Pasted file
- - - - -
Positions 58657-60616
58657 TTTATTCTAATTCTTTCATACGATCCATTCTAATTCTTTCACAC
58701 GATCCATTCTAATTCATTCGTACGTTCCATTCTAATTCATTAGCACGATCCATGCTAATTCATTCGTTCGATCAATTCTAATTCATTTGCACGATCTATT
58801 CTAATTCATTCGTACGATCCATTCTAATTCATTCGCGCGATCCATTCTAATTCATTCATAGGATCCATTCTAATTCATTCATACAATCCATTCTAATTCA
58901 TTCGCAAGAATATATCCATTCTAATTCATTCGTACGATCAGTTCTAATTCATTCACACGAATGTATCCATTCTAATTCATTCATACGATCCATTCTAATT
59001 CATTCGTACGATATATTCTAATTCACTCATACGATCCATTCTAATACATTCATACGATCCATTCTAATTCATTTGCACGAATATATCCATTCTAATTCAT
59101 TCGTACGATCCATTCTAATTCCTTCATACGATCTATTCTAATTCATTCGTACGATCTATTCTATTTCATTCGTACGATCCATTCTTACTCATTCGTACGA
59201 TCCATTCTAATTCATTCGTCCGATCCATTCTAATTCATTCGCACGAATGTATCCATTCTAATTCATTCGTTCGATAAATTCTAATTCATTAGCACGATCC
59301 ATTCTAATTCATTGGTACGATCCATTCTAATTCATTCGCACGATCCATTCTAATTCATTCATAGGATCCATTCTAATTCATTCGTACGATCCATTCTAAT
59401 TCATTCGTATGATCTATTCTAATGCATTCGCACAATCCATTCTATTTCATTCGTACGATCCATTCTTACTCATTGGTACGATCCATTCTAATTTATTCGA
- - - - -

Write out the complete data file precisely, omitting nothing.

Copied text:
Positions 58657-60616
58657 TTTATTCTAATTCTTTCATACGATCCATTCTAATTCTTTCACAC
58701 GATCCATTCTAATTCATTCGTACGTTCCATTCTAATTCATTAGCACGATCCATGCTAATTCATTCGTTCGATCAATTCTAATTCATTTGCACGATCTATT
58801 CTAATTCATTCGTACGATCCATTCTAATTCATTCGCGCGATCCATTCTAATTCATTCATAGGATCCATTCTAATTCATTCATACAATCCATTCTAATTCA
58901 TTCGCAAGAATATATCCATTCTAATTCATTCGTACGATCAGTTCTAATTCATTCACACGAATGTATCCATTCTAATTCATTCATACGATCCATTCTAATT
59001 CATTCGTACGATATATTCTAATTCACTCATACGATCCATTCTAATACATTCATACGATCCATTCTAATTCATTTGCACGAATATATCCATTCTAATTCAT
59101 TCGTACGATCCATTCTAATTCCTTCATACGATCTATTCTAATTCATTCGTACGATCTATTCTATTTCATTCGTACGATCCATTCTTACTCATTCGTACGA
59201 TCCATTCTAATTCATTCGTCCGATCCATTCTAATTCATTCGCACGAATGTATCCATTCTAATTCATTCGTTCGATAAATTCTAATTCATTAGCACGATCC
59301 ATTCTAATTCATTGGTACGATCCATTCTAATTCATTCGCACGATCCATTCTAATTCATTCATAGGATCCATTCTAATTCATTCGTACGATCCATTCTAAT
59401 TCATTCGTATGATCTATTCTAATGCATTCGCACAATCCATTCTATTTCATTCGTACGATCCATTCTTACTCATTGGTACGATCCATTCTAATTTATTCGA